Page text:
Audi, which has been repairing aluminum on the A8 for the longest period of time, has elected to set up certified facilities across the nation to which damaged vehicles are transported. by the manufacturer to one of the certified facilities. Audi has joined in a training partnership with I-CAR to help provide the necessary technician model-specific training.

Jaguar also has chosen to set up certified facilities for repair in two classifications: non-structural and structural. The non-structural facility can perform repairs that do not require structural panel adjustment or replacement. The structural shops are outfitted with special structural holding equipment to fixture the new parts in place and a welder that has specific parameters to weld each repair technique. The training which is specific to the Jaguar model is also performed by I-CAR at their training center in Appleton, Wisconsin. Both the structural and non-structural facility must meet special requirements and have equipment that is approved by Jaguar for the repair.

Not the perfect metal yet

One of the problem characteristics of aluminum is the cracking of material. Depending on its composition, material can be porous and crack as pulling is performed. Aluminum does not have the same elasticity of steel. Sometimes low heat can be used from an induction heater to warm the area prior to moving the material a minimal amount. The adjoining areas connected can be affected by the movement. Adhesives and rivet strength can be affected by the movement. Individual vehicle manufacturers dictate how much if any pulling can be performed.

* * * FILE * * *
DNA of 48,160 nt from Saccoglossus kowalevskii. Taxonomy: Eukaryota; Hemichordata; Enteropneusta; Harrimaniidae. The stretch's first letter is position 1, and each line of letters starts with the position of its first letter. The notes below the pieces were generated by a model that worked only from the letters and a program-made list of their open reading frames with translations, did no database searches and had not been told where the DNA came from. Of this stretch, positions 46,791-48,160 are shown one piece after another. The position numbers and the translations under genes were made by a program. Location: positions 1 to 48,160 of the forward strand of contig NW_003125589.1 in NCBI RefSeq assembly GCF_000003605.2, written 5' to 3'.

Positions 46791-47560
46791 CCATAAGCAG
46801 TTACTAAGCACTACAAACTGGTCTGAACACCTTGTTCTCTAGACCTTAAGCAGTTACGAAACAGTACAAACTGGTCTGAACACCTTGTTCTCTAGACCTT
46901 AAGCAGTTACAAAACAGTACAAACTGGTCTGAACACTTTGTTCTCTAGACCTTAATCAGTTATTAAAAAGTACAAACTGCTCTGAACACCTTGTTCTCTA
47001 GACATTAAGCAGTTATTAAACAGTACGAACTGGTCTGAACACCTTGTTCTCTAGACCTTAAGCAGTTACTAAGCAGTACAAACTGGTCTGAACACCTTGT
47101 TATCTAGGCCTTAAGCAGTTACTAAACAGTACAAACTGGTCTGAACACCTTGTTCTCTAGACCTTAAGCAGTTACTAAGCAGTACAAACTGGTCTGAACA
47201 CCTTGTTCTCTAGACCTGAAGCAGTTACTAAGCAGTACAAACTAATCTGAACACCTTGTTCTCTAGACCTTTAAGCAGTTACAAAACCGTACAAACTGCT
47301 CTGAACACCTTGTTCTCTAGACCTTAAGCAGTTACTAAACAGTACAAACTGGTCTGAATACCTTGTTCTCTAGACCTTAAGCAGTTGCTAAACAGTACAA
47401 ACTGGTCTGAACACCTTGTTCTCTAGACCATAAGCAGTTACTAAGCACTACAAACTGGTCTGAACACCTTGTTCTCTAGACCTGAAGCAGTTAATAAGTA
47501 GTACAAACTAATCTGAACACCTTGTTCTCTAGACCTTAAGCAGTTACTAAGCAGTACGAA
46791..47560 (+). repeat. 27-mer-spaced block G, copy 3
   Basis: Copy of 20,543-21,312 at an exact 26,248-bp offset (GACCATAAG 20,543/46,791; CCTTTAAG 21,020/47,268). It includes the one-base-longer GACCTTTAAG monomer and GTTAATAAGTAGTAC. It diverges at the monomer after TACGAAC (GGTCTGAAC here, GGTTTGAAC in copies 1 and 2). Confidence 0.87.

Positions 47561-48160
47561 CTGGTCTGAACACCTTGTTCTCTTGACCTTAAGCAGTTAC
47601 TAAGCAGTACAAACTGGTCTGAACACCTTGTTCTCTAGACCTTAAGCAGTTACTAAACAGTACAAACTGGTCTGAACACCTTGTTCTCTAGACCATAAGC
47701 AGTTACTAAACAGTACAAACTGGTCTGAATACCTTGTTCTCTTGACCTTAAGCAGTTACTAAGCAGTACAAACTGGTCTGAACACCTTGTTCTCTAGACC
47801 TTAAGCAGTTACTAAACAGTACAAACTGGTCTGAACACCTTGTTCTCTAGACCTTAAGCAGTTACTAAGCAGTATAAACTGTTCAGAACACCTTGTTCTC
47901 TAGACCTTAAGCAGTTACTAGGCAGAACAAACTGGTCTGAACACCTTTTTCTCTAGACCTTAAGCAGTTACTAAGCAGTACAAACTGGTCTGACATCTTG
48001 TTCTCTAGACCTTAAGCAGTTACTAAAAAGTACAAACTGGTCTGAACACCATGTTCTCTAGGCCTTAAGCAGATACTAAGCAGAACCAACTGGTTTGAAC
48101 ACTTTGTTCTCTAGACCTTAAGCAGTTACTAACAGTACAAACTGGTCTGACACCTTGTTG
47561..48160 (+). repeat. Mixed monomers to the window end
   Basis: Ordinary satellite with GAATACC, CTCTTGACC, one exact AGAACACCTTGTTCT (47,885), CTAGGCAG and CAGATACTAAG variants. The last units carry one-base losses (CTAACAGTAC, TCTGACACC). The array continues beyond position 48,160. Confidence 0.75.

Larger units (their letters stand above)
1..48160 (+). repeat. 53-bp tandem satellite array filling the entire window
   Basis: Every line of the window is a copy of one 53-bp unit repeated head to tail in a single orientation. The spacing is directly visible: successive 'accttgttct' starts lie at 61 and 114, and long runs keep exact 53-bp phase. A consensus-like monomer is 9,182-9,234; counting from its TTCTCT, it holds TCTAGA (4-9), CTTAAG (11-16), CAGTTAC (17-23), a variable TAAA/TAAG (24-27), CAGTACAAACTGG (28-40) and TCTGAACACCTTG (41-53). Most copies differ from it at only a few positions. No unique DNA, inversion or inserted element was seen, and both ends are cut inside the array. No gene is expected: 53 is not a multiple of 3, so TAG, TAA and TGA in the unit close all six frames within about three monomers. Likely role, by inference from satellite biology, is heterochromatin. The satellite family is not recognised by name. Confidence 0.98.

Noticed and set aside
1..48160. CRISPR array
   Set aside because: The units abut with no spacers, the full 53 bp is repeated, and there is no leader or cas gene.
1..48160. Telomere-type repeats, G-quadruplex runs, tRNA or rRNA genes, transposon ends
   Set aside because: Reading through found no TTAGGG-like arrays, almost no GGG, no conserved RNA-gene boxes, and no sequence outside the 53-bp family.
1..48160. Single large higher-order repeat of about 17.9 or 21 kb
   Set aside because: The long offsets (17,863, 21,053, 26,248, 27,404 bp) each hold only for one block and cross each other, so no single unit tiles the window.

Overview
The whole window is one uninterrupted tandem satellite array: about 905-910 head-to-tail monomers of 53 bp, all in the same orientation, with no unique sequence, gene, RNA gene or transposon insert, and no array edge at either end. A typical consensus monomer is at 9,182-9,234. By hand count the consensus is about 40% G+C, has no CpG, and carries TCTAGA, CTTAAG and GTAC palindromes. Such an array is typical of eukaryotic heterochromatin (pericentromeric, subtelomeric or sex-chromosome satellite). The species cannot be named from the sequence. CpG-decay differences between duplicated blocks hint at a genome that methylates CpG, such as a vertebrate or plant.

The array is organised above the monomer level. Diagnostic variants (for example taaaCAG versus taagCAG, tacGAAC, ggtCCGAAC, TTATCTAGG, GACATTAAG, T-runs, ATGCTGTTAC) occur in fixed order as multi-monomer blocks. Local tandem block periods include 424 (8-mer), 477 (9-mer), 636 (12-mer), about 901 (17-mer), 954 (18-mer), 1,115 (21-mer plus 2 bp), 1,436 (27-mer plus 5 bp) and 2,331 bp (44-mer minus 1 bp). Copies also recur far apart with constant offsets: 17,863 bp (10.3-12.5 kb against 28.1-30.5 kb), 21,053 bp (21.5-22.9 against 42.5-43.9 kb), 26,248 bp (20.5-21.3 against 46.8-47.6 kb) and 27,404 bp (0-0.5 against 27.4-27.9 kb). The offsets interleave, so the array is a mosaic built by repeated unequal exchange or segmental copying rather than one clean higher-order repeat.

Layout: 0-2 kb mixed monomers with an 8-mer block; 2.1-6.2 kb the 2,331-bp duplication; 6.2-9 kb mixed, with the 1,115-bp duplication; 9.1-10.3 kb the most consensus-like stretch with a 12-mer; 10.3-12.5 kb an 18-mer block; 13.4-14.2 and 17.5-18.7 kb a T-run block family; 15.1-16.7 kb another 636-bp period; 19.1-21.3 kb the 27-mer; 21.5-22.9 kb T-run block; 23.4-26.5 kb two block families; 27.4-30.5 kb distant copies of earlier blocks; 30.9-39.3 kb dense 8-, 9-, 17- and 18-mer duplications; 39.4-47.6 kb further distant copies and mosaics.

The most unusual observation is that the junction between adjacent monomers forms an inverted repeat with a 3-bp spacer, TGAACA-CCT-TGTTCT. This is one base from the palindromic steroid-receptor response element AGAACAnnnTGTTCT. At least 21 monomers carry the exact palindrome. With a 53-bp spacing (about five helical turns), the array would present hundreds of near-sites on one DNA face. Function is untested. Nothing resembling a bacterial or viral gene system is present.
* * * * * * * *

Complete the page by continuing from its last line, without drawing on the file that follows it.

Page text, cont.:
Where will aluminum go in the future? Manufacturers are weighing out the possibilities. But don't expect it to go away anytime soon. Although steel manufacturers are not going to walk away without a fight, even more materials that are lighter and stronger are on the horizon. Technicians need to be prepared.

Timothy W. Morgan is the Global Director of Technical Training for Car-O-Liner. Morgan's vast experience in the collision industry includes former technician, shop manager, business owner, and director/educator of a collision repair-training program for a technical college. He has spoken at NACE, AASP/Northeast, Collision Concepts, Beijing China International Collision Repair Tech Exchange Seminar and I-CAR International Conventions on structural repairs and productivity issues. Morgan is an ASE Certified 'Master' technician for collision repair and completed I-CAR training. Additionally he is a past I-CAR Welding Test Administrator, and has received the 'Blue Seal of Excellence' from ASE and recognition from I-CAR for his assistance and on going support to their operations, and a member of the Society of Automotive Engineers (SAE).